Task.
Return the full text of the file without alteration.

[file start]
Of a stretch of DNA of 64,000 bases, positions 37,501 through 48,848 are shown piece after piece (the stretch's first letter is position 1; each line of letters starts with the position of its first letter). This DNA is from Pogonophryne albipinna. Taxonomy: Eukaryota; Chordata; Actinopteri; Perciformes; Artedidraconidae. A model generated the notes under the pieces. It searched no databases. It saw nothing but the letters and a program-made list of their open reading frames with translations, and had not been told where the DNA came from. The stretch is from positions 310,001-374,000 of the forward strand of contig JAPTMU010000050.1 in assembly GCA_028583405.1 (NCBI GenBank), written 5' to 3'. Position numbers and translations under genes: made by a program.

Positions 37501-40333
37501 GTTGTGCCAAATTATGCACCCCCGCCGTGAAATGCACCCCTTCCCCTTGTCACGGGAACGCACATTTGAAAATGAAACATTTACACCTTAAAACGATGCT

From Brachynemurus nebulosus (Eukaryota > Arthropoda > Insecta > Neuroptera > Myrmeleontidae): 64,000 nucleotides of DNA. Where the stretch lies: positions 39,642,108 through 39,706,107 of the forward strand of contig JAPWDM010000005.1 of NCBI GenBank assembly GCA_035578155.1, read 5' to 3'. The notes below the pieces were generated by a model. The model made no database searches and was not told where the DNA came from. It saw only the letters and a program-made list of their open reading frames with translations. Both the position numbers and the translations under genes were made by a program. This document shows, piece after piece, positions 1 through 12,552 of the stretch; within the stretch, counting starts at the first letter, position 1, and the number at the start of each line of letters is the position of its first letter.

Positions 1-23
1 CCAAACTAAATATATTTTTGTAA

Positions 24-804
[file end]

Of a stretch of DNA of 64,000 bases, positions 37,501 through 48,848 are shown piece after piece (the stretch's first letter is position 1; each line of letters starts with the position of its first letter). This DNA is from Pogonophryne albipinna. Taxonomy: Eukaryota; Chordata; Actinopteri; Perciformes; Artedidraconidae. A model generated the notes under the pieces. It searched no databases. It saw nothing but the letters and a program-made list of their open reading frames with translations, and had not been told where the DNA came from. The stretch is from positions 310,001-374,000 of the forward strand of contig JAPTMU010000050.1 in assembly GCA_028583405.1 (NCBI GenBank), written 5' to 3'. Position numbers and translations under genes: made by a program.

Positions 37501-40333
37501 GTTGTGCCAAATTATGCACCCCCGCCGTGAAATGCACCCCTTCCCCTTGTCACGGGAACGCACATTTGAAAATGAAACATTTACACCTTAAAACGATGCT

From Brachynemurus nebulosus (Eukaryota > Arthropoda > Insecta > Neuroptera > Myrmeleontidae): 64,000 nucleotides of DNA. Where the stretch lies: positions 39,642,108 through 39,706,107 of the forward strand of contig JAPWDM010000005.1 of NCBI GenBank assembly GCA_035578155.1, read 5' to 3'. The notes below the pieces were generated by a model. The model made no database searches and was not told where the DNA came from. It saw only the letters and a program-made list of their open reading frames with translations. Both the position numbers and the translations under genes were made by a program. This document shows, piece after piece, positions 1 through 12,552 of the stretch; within the stretch, counting starts at the first letter, position 1, and the number at the start of each line of letters is the position of its first letter.

Positions 1-23
1 CCAAACTAAATATATTTTTGTAA

Positions 24-804